IRS announces it will not tax most state inflation relief checks

by mcardinal

Lauren C. Moye, FISM News

The IRS announced yesterday that the majority of state-issued inflation relief checks from last year will not count as taxable income.

“During a review, the IRS determined it will not challenge the taxability of payments related to general welfare and disaster relief,” the IRS stated in Friday’s press release.

This decision will ease the anxiety of taxpayers who were told by the IRS not to file their tax returns a little over a week ago while the administration worked with state tax officials to clarify the rules surrounding the special tax refunds or payments.

In reviewing the “complicated fact-specific nature” of each payment, the IRS concluded that it would be in the best interest of taxpayers just to leave the exclusion of state payments unchallenged. This decision was made in part because of the expiration of the pandemic emergency declaration in May 2023, which means 2022 will be the only tax season impacted by the unusual checks.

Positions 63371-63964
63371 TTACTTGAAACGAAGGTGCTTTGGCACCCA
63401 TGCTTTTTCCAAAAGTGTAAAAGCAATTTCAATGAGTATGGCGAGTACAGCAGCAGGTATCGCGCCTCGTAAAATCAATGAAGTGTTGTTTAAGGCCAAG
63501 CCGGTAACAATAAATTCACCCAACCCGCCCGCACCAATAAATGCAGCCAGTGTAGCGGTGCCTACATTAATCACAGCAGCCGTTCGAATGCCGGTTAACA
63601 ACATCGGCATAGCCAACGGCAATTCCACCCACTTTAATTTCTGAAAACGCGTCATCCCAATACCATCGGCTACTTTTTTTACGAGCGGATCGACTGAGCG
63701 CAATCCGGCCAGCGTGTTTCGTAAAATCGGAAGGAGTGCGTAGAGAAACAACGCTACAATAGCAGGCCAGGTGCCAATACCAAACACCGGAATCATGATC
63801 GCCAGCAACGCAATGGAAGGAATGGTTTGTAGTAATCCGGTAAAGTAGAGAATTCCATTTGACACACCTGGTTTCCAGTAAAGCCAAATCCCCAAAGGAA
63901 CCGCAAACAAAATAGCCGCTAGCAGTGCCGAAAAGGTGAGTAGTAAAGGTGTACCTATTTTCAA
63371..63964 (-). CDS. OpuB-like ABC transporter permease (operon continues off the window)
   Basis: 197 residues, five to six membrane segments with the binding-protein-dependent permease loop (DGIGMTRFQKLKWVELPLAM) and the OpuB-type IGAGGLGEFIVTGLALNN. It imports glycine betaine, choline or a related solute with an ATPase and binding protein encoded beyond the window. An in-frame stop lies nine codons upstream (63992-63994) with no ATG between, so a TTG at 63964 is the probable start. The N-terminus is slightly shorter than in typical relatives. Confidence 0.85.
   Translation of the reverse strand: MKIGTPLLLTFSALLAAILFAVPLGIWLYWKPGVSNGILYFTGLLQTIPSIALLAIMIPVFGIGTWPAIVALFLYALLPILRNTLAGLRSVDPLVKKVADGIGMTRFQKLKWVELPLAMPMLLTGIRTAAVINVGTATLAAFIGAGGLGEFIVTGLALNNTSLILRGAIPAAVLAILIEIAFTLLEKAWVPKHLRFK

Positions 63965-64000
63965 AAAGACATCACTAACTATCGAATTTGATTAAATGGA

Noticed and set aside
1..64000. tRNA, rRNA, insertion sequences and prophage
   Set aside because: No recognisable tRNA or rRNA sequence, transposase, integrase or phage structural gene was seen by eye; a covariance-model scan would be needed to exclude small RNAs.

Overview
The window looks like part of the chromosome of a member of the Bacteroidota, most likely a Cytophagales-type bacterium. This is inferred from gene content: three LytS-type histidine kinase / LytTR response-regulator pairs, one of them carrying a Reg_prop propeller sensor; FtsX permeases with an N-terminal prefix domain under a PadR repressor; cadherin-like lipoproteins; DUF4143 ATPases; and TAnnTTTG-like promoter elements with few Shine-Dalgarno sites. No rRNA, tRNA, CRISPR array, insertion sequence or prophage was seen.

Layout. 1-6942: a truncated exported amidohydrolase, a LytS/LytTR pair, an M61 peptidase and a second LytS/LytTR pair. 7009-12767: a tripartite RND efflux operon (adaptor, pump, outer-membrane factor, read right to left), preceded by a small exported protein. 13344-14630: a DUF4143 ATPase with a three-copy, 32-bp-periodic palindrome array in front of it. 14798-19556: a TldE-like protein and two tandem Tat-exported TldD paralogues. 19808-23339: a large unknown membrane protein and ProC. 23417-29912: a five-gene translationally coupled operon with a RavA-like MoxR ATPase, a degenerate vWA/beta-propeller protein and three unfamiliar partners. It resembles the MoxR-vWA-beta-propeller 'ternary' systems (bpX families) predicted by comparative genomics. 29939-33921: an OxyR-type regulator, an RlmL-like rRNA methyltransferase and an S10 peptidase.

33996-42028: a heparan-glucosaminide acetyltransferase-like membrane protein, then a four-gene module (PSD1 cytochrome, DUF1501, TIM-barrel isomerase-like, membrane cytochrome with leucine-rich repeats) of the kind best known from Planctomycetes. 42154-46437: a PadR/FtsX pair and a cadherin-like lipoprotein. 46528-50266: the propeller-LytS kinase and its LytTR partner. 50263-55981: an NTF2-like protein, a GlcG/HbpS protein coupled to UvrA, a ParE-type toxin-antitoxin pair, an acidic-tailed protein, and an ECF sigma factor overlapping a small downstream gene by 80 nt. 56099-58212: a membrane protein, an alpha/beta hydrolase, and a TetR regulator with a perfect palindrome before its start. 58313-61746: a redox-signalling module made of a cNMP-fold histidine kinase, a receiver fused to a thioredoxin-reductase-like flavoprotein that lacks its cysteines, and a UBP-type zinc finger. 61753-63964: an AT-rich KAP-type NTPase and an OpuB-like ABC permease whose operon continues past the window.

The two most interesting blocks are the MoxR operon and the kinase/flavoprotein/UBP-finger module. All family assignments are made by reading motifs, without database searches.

Meanwhile, if the IRS challenged the relief as reportable income, it could have left taxpayers in limbo while waiting for the full clarification of the rules.

Yesterday’s announcement means that taxpayers in sixteen different states are now cleared to file their 2022 taxes without reporting the relief checks on their tax returns. These states are California, Colorado, Connecticut, Delaware, Florida, Hawaii, Idaho, Illinois, Indiana, Maine, New Jersey, New Mexico, New York, Oregon, Pennsylvania, and Rhode Island.

Generally, Alaska taxpayers will also be able to leave their relief checks unreported. However, Alaska’s additional Permanent Fund Dividend program and state worker’s compensation must still be included for federal income purposes.

Finally, taxpayers in four other states – Georgia, Massachusetts, South Carolina, and Virginia – will generally be able to leave the state-issued relief unreported but must meet certain requirements.

“For these individuals, state payments will not be included for federal tax purposes if the payment is a refund of state taxes paid and either the recipient claimed the standard deduction or itemized their deductions but did not receive a tax benefit,” the IRS warned.

Taxpayers who received a tax benefit in the year the taxes were deducted must still report refunded state taxes as income.